How the Rise of the International Middle Class Will Drive Our Tech Growth

After WWII, with the return of millions of G.I.’s who gained access to government loans to buy houses, the concept of the middle class in the US began to expand. As they assimilated back into the US and, more importantly, became an meaningful part of the United States’ economic recovery by getting jobs, buying homes and having disposable income, it expanded our consuming culture and helped make the US the prosperous nation we are today. 

What we experienced with the rise of the US middle class in the 1950s has started to take place in broader international markets today. China’s economy has gained strength as millions of agricultural workers have been brought into city hubs to work in factories. Their growing service industry and other jobs have taken them out of poverty and, by their standards, moved them into what they define as middle class. These farm workers who, for most of their lives, earned less than $10 a week, are now working in factories and other jobs making at least $100 a week. By our standards that may not seem much but, in China, this is a huge leap in wages. Also, prices of goods are much cheaper. The last time I was in Shanghai, I went to a local supermarket and splurged on a lot of snacks for my hotel room. I spent around $6 US dollars for what in the US would have been well over $50.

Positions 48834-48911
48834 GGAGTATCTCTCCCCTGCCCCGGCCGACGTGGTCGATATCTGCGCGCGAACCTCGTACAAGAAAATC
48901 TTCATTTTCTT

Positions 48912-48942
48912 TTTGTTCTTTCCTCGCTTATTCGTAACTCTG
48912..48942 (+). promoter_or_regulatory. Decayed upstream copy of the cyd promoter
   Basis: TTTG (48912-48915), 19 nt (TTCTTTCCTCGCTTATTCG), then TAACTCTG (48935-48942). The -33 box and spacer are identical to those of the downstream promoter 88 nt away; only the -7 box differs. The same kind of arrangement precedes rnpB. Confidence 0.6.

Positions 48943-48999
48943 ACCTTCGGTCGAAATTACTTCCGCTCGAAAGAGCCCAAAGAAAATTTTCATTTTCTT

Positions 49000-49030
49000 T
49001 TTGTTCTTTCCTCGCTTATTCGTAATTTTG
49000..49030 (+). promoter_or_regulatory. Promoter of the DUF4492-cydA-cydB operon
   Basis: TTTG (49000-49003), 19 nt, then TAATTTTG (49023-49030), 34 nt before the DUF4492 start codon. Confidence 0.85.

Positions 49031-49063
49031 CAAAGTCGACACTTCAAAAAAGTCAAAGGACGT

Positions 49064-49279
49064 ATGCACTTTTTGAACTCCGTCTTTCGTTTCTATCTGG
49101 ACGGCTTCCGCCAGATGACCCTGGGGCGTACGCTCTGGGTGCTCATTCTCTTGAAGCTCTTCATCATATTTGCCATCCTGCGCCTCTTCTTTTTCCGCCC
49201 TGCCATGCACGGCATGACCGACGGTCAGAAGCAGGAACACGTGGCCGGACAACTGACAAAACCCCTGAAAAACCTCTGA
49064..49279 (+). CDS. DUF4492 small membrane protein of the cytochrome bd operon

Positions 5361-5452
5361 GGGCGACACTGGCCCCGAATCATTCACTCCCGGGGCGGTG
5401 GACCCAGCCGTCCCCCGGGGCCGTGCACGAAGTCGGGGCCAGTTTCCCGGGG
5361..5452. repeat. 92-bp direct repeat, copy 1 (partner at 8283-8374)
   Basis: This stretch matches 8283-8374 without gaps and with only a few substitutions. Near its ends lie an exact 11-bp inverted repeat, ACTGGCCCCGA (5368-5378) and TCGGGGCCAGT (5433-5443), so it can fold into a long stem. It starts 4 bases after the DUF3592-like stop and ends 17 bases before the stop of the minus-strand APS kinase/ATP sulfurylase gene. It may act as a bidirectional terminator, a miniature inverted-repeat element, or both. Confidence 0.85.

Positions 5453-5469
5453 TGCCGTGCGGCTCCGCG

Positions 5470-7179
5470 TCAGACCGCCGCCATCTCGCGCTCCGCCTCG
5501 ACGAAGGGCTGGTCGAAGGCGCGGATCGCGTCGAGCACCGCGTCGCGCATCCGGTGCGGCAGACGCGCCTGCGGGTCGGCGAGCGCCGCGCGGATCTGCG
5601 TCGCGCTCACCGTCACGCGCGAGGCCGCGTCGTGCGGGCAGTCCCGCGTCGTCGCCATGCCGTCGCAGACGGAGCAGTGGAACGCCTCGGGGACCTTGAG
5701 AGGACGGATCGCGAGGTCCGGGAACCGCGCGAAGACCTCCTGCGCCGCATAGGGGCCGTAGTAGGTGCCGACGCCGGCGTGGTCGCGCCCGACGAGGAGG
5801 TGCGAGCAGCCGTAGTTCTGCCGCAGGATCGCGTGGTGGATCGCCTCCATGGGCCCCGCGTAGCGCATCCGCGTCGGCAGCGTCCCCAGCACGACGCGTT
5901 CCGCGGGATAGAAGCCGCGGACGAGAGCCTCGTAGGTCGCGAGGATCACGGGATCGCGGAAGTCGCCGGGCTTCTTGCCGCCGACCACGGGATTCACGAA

There is a very good book about the rising middle class in China that is a must read if you want to grasp the growth potential in this country. It is called “China’s Super Consumers” by Savio Chan and Michael Zakkour. 

The book looks at one billion new consumers in China and, in particular, the buying habits of the rising middle class. The authors also explain how Apple has gone after this market and why they are poised for even more success in this country going forward.